As the stock of foreign holdings of UK debt has risen this century, so have questions about the risks of increasing, relatively high, levels of these holdings. This box looked at the why holdings of debt by foreign investors may lead to greater market volatility.
This box is based on OBR data from 2023 .
As the stock of foreign holdings of UK debt has risen this century, so have questions about the risks of increasing, relatively high, levels of these holdings. Foreign privately owned UK debt as a proportion of total debt has almost doubled to 25 per cent since 2004 and is now well above the advanced economy average of 18 per cent.
For many domestic holders, gilts are a natural asset to hold in a portfolio matching and potentially hedging against other sterling assets and liabilities. These holders may therefore be relatively reluctant to move out of gilts, making their holdings less volatile and less sensitive to market movements and sentiment. Overseas holders of gilts are less likely to have a such a structural desire for sterling assets. Instead, gilts are more likely to be seen as just one of a number of government bond assets they hold. As a result, smaller changes in the relative attractiveness of gilts can mean foreign investors quickly switch to other assets in potentially large volumes.
A notable instance of the potential vulnerabilities of foreign ownership of debt manifesting was during the bond market crisis of 1994 when government bond yields rose sharply in a number of countries. The IMF suggests this crisis came about due to a combination of global movements.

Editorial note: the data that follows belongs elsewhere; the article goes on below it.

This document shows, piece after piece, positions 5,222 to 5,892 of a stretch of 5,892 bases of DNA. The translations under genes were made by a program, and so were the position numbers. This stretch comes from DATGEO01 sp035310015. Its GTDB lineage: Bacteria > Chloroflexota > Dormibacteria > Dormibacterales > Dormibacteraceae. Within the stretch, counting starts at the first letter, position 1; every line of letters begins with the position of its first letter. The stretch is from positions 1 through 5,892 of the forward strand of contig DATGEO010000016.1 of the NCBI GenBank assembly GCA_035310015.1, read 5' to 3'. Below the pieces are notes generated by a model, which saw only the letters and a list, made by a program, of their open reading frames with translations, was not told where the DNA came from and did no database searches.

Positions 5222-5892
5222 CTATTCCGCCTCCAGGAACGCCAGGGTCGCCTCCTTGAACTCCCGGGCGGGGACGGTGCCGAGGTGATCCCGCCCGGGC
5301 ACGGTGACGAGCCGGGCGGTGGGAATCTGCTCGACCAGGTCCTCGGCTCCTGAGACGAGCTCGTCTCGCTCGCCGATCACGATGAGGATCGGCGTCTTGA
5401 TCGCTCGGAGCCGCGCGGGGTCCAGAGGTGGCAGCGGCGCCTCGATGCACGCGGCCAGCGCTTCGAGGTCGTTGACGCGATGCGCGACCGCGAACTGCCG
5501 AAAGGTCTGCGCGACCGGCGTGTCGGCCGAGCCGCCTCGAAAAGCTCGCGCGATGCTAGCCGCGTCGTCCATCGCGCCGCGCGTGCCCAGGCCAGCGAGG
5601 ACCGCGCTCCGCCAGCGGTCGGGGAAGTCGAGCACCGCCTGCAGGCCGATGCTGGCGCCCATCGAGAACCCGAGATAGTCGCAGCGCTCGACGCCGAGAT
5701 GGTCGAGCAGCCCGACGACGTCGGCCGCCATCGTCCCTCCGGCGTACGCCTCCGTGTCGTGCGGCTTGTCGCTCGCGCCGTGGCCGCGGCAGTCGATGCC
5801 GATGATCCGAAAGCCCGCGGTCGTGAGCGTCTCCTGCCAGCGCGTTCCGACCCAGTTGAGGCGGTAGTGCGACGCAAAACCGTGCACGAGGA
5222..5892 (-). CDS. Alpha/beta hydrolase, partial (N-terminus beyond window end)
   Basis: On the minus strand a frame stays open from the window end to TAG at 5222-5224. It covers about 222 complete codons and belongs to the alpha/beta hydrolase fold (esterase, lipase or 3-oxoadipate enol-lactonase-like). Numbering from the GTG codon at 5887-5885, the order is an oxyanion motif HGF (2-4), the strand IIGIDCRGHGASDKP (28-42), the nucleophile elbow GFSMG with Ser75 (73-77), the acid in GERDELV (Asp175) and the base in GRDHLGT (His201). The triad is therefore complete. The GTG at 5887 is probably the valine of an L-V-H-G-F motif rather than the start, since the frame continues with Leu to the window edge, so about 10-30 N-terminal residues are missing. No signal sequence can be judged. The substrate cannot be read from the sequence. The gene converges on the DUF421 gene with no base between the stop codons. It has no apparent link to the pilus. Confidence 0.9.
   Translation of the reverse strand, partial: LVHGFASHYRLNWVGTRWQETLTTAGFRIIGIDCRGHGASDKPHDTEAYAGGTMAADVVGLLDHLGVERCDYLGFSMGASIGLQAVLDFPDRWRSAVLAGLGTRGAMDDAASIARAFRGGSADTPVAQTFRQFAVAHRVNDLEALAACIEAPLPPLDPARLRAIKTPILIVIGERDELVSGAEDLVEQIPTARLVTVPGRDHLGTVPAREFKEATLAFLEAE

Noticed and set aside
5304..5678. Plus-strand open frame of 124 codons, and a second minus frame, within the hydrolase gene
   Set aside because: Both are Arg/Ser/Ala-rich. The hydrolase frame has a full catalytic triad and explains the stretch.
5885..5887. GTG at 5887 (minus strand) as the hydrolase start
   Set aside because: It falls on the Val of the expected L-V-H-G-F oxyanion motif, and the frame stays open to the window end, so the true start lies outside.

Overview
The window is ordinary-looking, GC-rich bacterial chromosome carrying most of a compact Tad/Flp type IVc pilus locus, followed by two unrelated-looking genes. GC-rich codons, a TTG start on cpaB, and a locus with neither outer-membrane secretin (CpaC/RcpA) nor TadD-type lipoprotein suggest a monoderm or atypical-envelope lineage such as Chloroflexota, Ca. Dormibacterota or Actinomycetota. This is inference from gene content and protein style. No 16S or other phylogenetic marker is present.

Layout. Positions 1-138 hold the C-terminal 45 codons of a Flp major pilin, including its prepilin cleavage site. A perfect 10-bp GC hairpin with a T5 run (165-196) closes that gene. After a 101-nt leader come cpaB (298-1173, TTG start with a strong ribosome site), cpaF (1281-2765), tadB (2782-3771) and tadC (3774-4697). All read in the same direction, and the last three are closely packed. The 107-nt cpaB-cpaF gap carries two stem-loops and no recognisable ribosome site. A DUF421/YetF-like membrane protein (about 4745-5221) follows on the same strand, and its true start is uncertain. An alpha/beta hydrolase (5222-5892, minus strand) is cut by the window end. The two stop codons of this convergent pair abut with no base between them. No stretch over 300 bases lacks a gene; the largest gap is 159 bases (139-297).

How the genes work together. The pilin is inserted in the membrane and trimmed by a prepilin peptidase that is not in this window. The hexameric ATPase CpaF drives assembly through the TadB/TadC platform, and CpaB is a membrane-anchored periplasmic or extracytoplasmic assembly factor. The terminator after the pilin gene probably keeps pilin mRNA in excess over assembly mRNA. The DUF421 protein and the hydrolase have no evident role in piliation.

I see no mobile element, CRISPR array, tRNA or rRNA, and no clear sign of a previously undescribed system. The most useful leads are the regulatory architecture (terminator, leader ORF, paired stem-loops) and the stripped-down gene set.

The US Federal Reserve raised interest rates as the Bundesbank halted rate rises, potentially leading to pessimism in both markets. This occurred alongside a backdrop of trade disputes intensifying between the US and Japan and bond and equity prices declining in the emerging markets in Asia and Latin America.a
The Bank for International Settlements found that international disinvestments appeared to have caused major instabilities in the G7 European economies (France, Germany, and Italy) during 1994. Even when allowing for the relationship between withdrawals and changes in yields, there were sizeable spikes in bond market volatility due to a cumulative withdrawal of foreign investment of nearly $68 billion across the three countries. It has been suggested that foreign investment appeared to be asymmetric, with foreign investors slowly building up holdings of debt but rapidly selling them in periods of stress. By contributing to market volatility, this could mean that benefits of inflows could be outweighed by the drawbacks of outflows b
Evidence of foreign ownership of debt increasing bond market sensitivities was also seen in the aftermath of the global financial crisis of 2007-08. Analysis of the euro area found that in times of crisis domestic investors will typically repatriate funds as foreign investors pull out of the market,c with particular evidence found in support of the ‘repatriation phenomenon’ between 2008 and 2014.d The link between private foreign investment outflows and shifts in bond market rates was notable among particularly stressed countries in the aftermath of the crisis. Table A outlines steep declines in private foreign ownership of debt as a proportion of total debt across four stressed EU member states from the final quarter of 2009.
Table A: Changes in private foreign holdings of government debt and 10-year government bond yields
This box was originally published in Fiscal risks and sustainability – July 2023